Once you finish up a print with the initial configuration, in the case where you come across signs of the build plate temperature being way too low upon examining your test print, such as warping due to poor bed adhesion, our recommendation would be to increase the build plate temperature by 5 degrees Celsius at a time and to keep testing until you find the temperature where you don’t come across any problems.

Similarly, if your observations point you toward the build plate temperature being too high, with the presence of signs such as elephant’s foot on your test print, you should decrease the build plate temperature by 5 degrees Celsius at a time instead and once again keep running tests until you land at a value where issues aren’t present anymore.

Fan Speed

While it’s hard to go too wrong with the fan speed configuration when printing with PLA Plus (PLA+), as how you set the fan speed value up shouldn’t lead to a print failure in any case, it’s still a vital parameter to adjust correctly for both the mechanical and the visual quality of your printed part.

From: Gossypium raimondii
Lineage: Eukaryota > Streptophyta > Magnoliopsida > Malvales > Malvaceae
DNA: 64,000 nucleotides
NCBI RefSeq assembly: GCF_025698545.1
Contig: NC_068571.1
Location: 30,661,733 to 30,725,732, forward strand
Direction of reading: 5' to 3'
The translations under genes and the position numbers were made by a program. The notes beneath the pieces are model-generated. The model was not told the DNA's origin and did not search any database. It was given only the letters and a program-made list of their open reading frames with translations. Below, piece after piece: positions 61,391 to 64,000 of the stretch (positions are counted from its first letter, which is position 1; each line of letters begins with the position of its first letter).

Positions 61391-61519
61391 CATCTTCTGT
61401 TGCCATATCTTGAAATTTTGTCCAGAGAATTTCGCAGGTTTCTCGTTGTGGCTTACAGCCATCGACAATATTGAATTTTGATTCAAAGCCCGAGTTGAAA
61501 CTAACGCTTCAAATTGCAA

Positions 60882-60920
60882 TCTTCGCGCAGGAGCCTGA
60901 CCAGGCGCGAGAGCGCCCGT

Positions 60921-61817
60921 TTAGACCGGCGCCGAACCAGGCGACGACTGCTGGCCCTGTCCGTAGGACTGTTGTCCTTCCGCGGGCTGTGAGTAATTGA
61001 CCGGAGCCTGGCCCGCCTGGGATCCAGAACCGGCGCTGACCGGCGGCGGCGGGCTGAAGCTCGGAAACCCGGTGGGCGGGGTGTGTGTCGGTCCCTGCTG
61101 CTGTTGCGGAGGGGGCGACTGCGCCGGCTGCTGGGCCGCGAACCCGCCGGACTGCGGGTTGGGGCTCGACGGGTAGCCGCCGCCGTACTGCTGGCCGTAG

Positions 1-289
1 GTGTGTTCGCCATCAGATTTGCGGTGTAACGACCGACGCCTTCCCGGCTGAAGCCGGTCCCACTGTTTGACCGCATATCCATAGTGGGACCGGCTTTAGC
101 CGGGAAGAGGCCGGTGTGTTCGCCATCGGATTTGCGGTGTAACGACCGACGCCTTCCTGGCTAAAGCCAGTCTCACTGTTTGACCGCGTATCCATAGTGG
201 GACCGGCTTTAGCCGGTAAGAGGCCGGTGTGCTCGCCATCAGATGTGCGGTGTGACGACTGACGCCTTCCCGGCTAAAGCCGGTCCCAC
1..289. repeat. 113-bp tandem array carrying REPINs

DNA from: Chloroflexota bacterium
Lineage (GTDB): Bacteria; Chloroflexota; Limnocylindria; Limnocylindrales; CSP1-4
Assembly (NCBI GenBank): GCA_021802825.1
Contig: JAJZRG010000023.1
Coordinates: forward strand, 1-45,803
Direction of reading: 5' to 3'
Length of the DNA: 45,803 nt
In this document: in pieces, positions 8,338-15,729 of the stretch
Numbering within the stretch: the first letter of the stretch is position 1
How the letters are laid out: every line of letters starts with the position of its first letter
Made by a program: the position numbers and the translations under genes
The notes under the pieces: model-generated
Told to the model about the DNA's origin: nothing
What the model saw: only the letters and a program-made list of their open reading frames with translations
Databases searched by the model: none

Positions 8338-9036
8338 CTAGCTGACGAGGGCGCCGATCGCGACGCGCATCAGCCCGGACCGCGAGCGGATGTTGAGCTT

cura fan speed description


First things first, as PLA Plus (PLA+), just like PLA, is a type of filament that doesn’t suffer from layer adhesion issues as a result of being cooled down too quickly, unlike filaments such as PETG and ABS that require you to keep cooling below a certain point to avoid interlayer adhesion issues, the optimal fan speed value effectively comes down to the purpose of the part you’re printing with no restraints on how high or how low you can go.

So, prints that are purely cosmetic, where the robustness of the part isn’t a point of consideration, which we can consider to be the primary usage area for both PLA Plus (PLA+) and PLA, our recommendation would be to bring your fan speed value all the way up to 100% for the best visual quality possible.

On the other hand, for prints where strength is all that matters, with no concern for visual quality, where PLA Plus (PLA+) does a much better job than PLA despite it still not being the very first choice for such use cases, keeping the fan speed value in the 0-20% range should give the layers to form strong bonds with each other and create a robust part.